For some reason, the guy in front of me has stopped at the stop sign, turned on his flashers, and exited his truck, phone to his ear. I'm about halfway into a full-tilt rant about idiotic driving and how the hell am I supposed to help him push his truck out of the way when he's wandering around yacking on the phone when I see the cars in the ditch. Two of them, a white one and a gold one, both utterly nondescript small American sedans from 2000 or so. A crash at this corner—two two-lane county roads, speed limits 45 and 55, a stop on one and nothing on the other—is no surprise. I've been braced for my own for years, since I started working at the end of one of these roads. But this one is fresh, nobody there but the cars in the ditch, the guy on the phone, another car pulling up opposite me, and me. I creep past the truck, turn right, put my flashers on, pull over into the ditch. From that angle, I can see that the air bags in the gold car have fired, and that the passenger-side windshield is broken. Part of me wants to flee, thinking somebody's head hit that windshield and I really, really don't want to see the results of that, but I get out and cross the road and then can see that there is no one in the passenger seat. The last car to pull up has disgorged people who are helping a woman out of the white car, and I can see a kid, apparently calm, in a car seat in the back. The white car's front end is smashed back a foot or so and then sort of wedged downward, as if it had tried to dive under the other car. The guy on the phone is also focused on the young woman and her kids, and so I turn to the gold car, in which sits an older woman, perhaps my mom's age, alone.
I kneel at her broken-out window, the door below it blasted back a foot or more, fifteen inches, and she's breathing, sees me, but can't really tell me her name (Ellen? Elma? Alma?). It was the deploying airbag that broke the windshield. I touch her shoulder, tell her help is coming: the guy on the phone is, of course, on the phone to 911, still is, answering questions about number of injured and no there is no chemical spill and yes the older woman is breathing and yes there is some blood (the other woman is bleeding, not badly, from her hand) and so on and I assure the lady in front of me that help's coming, that the smoke coming from her dash is air bag propellant, not smoke, there's no fire, don't move, don't move, probably best not to move.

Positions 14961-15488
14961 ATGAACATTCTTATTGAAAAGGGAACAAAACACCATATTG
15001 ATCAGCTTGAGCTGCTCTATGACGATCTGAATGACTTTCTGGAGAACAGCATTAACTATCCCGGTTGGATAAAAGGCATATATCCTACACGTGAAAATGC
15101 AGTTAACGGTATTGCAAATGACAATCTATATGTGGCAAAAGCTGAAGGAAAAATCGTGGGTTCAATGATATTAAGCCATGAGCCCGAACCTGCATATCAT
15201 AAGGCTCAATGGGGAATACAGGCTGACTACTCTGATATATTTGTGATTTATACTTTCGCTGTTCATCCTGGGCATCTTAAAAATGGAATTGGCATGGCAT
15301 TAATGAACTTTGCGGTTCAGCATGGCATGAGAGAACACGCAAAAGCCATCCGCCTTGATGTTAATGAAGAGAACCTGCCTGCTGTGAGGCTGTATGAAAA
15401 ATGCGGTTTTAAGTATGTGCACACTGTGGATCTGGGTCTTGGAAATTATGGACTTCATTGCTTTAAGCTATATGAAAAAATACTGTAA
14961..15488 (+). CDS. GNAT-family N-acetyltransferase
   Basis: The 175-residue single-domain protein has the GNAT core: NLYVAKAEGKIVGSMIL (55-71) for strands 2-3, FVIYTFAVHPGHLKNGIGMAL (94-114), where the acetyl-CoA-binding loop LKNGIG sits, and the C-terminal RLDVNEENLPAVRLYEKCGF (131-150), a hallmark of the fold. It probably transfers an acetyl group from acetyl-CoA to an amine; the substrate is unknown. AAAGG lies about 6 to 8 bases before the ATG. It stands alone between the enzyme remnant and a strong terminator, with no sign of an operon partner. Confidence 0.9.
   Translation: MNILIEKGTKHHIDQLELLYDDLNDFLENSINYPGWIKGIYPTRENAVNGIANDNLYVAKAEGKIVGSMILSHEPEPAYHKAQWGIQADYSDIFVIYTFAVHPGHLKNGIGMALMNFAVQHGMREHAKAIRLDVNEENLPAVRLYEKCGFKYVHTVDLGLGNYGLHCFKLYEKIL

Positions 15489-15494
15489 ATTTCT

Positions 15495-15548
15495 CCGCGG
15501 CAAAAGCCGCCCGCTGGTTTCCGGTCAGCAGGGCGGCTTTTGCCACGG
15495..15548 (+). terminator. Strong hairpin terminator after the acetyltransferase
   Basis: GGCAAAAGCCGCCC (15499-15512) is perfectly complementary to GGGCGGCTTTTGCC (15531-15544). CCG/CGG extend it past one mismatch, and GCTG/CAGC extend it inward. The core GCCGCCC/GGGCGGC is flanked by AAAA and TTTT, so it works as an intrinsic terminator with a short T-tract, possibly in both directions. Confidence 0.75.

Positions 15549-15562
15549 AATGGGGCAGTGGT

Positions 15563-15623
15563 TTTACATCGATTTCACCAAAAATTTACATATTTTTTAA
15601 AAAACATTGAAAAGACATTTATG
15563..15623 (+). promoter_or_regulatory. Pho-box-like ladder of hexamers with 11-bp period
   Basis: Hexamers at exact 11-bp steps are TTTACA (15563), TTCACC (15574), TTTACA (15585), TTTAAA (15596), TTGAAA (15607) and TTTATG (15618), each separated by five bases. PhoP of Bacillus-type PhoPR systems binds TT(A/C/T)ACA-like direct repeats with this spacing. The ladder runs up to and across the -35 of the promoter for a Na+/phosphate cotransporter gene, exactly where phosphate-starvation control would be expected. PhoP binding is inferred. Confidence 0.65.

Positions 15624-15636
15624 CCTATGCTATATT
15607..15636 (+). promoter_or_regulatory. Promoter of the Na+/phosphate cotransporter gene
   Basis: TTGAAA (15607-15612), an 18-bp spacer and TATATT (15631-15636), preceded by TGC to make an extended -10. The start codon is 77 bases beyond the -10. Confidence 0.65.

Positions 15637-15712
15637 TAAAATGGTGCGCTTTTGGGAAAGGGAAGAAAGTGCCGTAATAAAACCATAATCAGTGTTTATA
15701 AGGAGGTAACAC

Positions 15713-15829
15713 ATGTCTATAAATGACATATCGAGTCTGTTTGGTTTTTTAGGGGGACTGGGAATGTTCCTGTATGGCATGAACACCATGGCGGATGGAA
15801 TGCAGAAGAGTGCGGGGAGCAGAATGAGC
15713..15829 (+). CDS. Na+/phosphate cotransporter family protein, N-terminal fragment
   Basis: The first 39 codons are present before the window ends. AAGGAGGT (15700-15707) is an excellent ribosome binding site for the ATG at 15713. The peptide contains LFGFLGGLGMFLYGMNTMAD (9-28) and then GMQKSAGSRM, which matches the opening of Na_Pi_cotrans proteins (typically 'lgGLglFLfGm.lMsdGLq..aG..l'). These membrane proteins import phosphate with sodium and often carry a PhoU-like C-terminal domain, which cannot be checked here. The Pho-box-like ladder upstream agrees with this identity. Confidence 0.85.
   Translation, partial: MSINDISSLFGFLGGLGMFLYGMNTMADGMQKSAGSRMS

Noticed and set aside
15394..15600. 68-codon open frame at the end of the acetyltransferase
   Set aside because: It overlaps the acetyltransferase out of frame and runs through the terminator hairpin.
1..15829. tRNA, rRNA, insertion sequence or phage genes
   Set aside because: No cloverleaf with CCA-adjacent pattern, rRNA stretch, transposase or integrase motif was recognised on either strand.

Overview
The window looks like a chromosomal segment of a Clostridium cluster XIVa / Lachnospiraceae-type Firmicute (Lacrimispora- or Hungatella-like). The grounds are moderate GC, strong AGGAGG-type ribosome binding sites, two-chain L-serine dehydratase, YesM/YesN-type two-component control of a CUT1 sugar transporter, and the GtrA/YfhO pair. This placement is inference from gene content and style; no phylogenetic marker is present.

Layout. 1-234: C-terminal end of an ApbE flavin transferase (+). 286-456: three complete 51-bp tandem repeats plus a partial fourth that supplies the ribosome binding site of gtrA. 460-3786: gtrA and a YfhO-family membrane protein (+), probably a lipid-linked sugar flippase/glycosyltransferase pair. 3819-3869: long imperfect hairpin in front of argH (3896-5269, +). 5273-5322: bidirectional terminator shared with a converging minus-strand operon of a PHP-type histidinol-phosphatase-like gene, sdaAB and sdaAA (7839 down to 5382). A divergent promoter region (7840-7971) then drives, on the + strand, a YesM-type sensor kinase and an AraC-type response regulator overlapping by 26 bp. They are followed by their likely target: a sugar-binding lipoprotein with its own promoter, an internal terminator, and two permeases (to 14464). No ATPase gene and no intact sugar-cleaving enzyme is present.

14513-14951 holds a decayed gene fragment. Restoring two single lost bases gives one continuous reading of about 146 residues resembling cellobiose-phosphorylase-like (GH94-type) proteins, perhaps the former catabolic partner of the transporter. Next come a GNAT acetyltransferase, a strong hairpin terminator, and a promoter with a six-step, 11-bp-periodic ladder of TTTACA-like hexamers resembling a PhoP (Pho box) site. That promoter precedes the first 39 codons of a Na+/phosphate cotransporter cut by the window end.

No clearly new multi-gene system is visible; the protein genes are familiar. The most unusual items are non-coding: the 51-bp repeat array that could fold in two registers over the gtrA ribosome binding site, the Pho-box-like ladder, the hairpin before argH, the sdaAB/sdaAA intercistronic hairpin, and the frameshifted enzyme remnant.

"My legs hurt!" she says. "I'll bet," I say, but her saying that moves me past my fear of what I might see to actually have a look. I'm afraid of feet trapped in torn sheet metal, grossly crooked femurs, more blood . . . but there is no obvious injury, after all. The interior is not nearly so caved in as the exterior. Modern cars—even only sorta-modern cars—are pretty damned amazing.
The woman from the white car has pawed her bloody hand all over her calm and unfazed kids enough so that that they are now panicked and fazed and crying, and they're at full tilt when some dude pulls up, marches across the street, heading for the white car and the crowd around it. On the way by, he yells at the woman in front of me "There's a fucking stop sign there! What the fuck do you think you're doing?" I don't think she's catching this, and he moves on to yell at other people before I snap something back at him. His people—I think the other driver was his daughter—calm him some, start filling him in, and it's just me and the older woman again. I notice the ring on her wedding finger—three birthstones in a white- and yellow-gold setting and ask her if there's anyone she'd like me to call. "Call? No," she says. She's steadily more present and coherent and I start to think that it was just a hell of a blow (did her head break that side window?) and perhaps the wind mightily knocked out of her, that had had her so fuzzy up til now. "I can't find my glasses!" she says. I can't see them anywhere, and really God knows where they are after a face full of airbag. She wants to know what's taking so long; I tell her it's only been a few minutes but that I can hear sirens. And I can, first a Highway Patrolman, his presence a relief to me because I'm afraid that Mr. Dad Guy is going to come back over and yell at my lady some more and that I'm going to come completely uncorked if he does, and then a firetruck and an ambulance. As the HP officer is briefing the firemen on triage matters, the woman in the car suddenly looks right at me and says "What the heck happened, anyway?" What the heck happened is clearly that she ran the stop sign, but I don't tell her that. I tell her that I'm leaving her in the care of the professionals, who are now striding towards us.
And I tell her that I'm sorry this happened to her, and then—in a fit of gross obviousness—that I hope the rest of her day goes better. And she says, "Thank you."
I tell the officer that I'd witnessed none of the accident, have only been offering comfort and need to get going, and he thanks me with a pat on the back. By the time I come back by the scene, maybe twenty minutes later, they have gold car woman sitting sideways on her passenger seat, her feet on the ground . . . surely a good sign.
Surely, I hope, a good sign.